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Rainbow crosswalk on Castro Street, rainbow flag on side of building.
Castro and 18th Street, the heart of the city’s LGBTQ district.
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21 historic queer sites to visit in San Francisco

Check out these must-see landmarks in the city during Pride month

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Castro and 18th Street, the heart of the city’s LGBTQ district.
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As early as the Barbary Coast days, the city has also been known to be famously queer. This identity would be neither as strong nor as powerful were it not for the Castro neighborhood.

Watering holes like Twin Peaks Tavern and the Stud became safe spaces and meeting grounds; local shops like Castro Camera and Orphan Andy’s turned into beacons of activism. The communality of the city provided a platform for political reach that extended beyond the neighborhood, as made evident by the mobilization around the AIDS crisis in the 1980s.

There’s even a hat tip to a former museum dedicated to all things Barbra Streisand.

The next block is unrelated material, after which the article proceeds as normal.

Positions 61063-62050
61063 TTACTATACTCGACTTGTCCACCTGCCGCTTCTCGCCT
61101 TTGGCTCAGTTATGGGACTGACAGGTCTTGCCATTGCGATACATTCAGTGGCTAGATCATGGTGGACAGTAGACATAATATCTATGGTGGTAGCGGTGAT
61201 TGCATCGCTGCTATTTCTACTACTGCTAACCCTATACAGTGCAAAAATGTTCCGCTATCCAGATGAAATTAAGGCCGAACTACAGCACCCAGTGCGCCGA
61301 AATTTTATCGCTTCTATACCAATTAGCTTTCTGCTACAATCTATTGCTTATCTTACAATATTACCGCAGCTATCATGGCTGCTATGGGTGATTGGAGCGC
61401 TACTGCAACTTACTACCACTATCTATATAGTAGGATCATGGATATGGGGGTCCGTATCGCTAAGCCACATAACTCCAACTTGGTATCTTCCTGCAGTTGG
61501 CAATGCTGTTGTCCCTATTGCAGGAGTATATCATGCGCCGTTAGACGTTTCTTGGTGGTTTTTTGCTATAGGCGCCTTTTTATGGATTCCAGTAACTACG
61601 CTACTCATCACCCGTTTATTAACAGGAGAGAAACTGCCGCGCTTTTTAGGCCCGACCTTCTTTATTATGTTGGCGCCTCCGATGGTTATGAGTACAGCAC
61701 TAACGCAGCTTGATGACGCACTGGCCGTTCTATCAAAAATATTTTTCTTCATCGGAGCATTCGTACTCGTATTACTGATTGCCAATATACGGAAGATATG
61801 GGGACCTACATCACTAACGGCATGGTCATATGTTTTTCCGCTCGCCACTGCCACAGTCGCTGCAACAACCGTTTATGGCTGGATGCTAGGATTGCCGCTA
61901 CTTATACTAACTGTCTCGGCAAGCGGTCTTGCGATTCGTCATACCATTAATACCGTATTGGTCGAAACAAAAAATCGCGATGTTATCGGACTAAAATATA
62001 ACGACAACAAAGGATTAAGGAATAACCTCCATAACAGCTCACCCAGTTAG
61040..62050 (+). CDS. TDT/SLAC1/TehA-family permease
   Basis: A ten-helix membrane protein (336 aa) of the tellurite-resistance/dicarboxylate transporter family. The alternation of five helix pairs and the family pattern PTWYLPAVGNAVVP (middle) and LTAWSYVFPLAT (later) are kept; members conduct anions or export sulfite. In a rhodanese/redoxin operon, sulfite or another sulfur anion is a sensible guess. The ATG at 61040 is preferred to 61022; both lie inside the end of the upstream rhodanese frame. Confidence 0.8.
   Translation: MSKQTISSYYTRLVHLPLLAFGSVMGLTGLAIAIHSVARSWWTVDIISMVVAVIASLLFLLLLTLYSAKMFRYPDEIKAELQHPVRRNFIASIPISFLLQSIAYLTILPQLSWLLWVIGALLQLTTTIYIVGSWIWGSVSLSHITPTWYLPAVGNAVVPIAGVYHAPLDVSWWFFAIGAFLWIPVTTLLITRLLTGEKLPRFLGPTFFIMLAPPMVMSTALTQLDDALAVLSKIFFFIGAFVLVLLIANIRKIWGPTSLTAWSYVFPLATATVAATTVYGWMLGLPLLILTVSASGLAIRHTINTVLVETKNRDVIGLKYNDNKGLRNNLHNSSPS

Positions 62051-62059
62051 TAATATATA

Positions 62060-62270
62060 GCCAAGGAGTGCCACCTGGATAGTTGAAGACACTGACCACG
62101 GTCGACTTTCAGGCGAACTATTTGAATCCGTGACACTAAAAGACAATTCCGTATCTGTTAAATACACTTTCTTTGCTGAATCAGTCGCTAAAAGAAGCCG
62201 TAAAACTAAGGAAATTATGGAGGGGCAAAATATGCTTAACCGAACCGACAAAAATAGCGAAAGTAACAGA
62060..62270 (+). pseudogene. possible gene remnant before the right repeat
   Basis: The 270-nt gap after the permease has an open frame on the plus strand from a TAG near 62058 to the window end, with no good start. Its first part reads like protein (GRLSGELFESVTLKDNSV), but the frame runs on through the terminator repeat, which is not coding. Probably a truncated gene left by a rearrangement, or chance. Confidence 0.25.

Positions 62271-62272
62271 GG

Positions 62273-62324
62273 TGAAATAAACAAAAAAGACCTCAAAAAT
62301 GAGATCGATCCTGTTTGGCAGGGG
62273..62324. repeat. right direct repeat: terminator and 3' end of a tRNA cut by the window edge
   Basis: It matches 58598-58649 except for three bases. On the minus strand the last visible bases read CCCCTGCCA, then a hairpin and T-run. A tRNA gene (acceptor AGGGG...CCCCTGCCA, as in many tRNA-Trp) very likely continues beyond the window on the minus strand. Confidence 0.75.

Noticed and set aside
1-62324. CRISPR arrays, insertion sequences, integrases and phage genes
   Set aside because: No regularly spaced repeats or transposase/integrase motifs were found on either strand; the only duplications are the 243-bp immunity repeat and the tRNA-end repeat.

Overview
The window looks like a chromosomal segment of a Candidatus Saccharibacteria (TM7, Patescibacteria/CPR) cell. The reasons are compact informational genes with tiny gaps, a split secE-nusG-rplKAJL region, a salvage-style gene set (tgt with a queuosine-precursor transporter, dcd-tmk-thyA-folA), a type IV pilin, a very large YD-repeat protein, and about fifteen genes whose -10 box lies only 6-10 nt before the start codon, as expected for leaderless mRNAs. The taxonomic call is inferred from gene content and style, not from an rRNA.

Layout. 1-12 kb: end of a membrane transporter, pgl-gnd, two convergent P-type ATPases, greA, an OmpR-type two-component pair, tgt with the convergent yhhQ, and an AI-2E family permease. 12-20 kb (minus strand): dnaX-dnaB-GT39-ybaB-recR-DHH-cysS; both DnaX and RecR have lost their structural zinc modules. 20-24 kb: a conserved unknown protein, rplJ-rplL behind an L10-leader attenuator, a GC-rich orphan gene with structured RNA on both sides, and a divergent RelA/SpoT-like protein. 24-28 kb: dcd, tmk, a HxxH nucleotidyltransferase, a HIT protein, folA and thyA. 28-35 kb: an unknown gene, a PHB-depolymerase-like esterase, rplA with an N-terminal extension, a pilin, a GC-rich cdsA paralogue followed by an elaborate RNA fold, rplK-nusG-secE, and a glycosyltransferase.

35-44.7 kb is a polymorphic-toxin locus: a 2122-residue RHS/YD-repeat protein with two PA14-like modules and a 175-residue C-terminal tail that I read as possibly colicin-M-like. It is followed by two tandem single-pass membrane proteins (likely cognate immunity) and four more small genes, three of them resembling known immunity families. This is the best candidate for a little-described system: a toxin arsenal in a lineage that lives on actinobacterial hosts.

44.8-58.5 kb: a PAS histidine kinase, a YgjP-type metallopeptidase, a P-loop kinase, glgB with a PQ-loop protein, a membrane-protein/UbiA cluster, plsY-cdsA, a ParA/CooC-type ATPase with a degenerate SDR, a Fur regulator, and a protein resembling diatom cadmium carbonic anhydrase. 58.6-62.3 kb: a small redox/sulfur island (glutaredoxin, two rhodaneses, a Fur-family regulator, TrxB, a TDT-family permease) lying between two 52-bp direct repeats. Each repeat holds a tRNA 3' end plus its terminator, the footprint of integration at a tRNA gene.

Today, even as the city undergoes its own identity crisis, San Francisco’s LGBTQ history can still be felt. We rounded up the most locations in the city that have contributed to the importance and stronghold of LGBTQ identity.

Think we missed a spot? Tip us off.

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1. Twin Peaks

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501 Twin Peaks Blvd
San Francisco, CA 94131

Not to be confused with the eponymous bar named after the pair of hills below Sutro Tower, each year the northernmost hill acts as a canvas to a massive pink triangle, which is put up by volunteers every Saturday morning of Pride weekend.

The idea was dreamed up 24 years ago by Thomas Tremblay, Michael Brown, and local architect Patrick Carney.

”My friends and I were sitting in a restaurant on Market Street, wondering how we could spread the weekend’s festivities to other parts of the city,” Carney explained in a 2015 interview with Hoodline. “We noticed a huge blank canvas right outside the window: Twin Peaks. Just a few weeks later the pink triangle of Twin Peaks was born.”